The Irish Times view on Covid-19 in the UK: a devastating critique

A damning parliamentary report does an important service by highlighting lessons that can be learned immediately

Tributes to lives lost at the Covid-19 Memorial Wall in London on Wednesday.  A House of Commons Coronavirus Inquiry has proved to be damning for the UK government. Photograph: Andy Rain/ EPA

Tributes to lives lost at the Covid-19 Memorial Wall in London on Wednesday. A House of Commons Coronavirus Inquiry has proved to be damning for the UK government. Photograph: Andy Rain/ EPA

 

The British government’s mishandling of the Covid-19 crisis has been consistent and clear to see from the earliest stages of the pandemic. Its delay in introducing a lockdown in March 2020, its failure to establish a fit-for-purpose system for testing and tracing, and its insistence on managing rather than suppressing the virus together resulted in the deaths of many people who would otherwise have survived the pandemic.

A new British parliamentary report into the handling of the crisis by Boris Johnson’s government manages to reinforce that general impression while beginning to explore the reasons for those terrible failures. It is a devastating critique, describing how government ministers and the scientists who advised them fell into groupthink mode and adopted a “policy approach of fatalism” when confronted with rising case numbers in the initial stages of the crisis. A remarkable absence of curiosity or critical thinking permeated the higher levels of the emergency response, with the result that London learned little from other countries’ experiences of tracing and suppression and instead fell back on a “British exceptionalism” that assumed such lessons were of limited relevance anyway. Public bodies were unable to share vital information and scientific advice was impaired by a lack of transparency, input from international experts and meaningful challenge from politicians. It was, the report concludes, one of the worst public health failures in UK history.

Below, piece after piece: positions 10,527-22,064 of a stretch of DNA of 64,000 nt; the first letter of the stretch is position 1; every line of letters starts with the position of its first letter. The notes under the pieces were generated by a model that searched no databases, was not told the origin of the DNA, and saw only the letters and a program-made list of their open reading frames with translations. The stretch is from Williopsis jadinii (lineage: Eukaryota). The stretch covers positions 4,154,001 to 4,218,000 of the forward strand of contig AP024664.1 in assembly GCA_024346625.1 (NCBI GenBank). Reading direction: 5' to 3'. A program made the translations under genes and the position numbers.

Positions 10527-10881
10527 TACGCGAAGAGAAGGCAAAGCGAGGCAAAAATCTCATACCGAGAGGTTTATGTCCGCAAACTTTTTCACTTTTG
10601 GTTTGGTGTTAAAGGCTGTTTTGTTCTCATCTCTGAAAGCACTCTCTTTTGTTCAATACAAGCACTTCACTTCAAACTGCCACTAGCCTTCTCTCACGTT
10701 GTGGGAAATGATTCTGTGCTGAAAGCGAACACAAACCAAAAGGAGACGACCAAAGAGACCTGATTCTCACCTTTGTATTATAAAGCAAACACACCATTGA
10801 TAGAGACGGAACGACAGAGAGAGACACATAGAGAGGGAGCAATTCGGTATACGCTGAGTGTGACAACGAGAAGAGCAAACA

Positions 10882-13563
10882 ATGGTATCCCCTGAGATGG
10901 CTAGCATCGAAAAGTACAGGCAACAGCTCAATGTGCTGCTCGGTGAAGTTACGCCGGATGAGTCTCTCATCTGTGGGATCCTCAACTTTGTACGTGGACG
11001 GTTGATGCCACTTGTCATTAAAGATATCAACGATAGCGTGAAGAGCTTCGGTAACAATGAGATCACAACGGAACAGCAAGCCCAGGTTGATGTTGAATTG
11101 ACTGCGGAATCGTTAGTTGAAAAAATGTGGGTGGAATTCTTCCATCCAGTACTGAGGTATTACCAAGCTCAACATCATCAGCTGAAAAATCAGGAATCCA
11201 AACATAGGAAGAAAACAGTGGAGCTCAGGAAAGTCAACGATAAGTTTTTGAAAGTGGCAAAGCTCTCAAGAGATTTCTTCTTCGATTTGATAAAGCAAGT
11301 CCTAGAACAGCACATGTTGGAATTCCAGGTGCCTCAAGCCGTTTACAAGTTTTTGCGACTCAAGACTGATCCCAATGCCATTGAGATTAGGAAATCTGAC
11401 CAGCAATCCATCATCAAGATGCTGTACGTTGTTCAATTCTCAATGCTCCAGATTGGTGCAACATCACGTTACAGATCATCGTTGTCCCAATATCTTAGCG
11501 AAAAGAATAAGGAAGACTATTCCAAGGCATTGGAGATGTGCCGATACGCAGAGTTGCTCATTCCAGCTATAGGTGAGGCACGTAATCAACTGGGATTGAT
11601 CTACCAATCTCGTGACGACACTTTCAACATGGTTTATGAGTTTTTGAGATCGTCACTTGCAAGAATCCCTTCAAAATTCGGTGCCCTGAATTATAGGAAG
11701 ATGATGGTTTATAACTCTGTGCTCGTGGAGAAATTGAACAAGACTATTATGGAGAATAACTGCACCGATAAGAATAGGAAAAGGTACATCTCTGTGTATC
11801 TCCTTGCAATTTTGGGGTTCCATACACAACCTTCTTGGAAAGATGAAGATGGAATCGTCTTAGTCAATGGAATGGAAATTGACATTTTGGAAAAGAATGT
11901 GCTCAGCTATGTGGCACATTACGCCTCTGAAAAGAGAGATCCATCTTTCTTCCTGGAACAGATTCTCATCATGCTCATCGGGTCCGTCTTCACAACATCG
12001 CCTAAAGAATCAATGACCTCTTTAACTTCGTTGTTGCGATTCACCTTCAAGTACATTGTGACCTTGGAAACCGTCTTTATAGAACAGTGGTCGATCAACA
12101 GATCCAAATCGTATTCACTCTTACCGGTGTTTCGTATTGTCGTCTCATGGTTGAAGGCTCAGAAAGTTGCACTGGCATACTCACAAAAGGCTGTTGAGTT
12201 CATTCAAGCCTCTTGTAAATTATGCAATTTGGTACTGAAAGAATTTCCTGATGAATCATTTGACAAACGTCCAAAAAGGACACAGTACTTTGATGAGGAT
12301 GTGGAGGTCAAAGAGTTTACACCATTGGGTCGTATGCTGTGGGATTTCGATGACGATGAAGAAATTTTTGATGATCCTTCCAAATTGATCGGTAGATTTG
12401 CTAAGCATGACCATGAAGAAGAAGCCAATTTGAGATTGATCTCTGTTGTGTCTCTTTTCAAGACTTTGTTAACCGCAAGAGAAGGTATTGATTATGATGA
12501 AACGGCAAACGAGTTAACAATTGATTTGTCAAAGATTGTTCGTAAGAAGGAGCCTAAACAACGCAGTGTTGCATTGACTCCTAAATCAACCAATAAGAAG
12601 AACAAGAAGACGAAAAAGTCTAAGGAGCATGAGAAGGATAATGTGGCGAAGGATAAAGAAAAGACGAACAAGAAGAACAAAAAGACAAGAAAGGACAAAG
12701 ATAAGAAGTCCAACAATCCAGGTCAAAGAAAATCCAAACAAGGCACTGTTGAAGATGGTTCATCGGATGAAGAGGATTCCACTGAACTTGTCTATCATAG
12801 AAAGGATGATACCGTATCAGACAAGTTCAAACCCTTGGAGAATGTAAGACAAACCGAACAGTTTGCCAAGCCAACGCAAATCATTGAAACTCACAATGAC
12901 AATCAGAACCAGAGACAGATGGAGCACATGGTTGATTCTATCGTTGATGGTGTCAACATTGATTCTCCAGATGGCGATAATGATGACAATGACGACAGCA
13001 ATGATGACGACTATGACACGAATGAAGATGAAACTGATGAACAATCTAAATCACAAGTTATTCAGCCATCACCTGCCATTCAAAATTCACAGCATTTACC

The 150-page document will not be the final word on the UK’s crisis response – Johnson has promised a full public inquiry after the pandemic has ended – but it does an important service by highlighting lessons that can be learned immediately. A similar study should be undertaken into the response of the State here, where senior Government figures have spoken vaguely of an inquiry at a later date. There is no reason why such work cannot begin now, with the publication of interim reports on specific themes as the inquiry progresses. The pandemic could last for years, and a new one could strike at any time.

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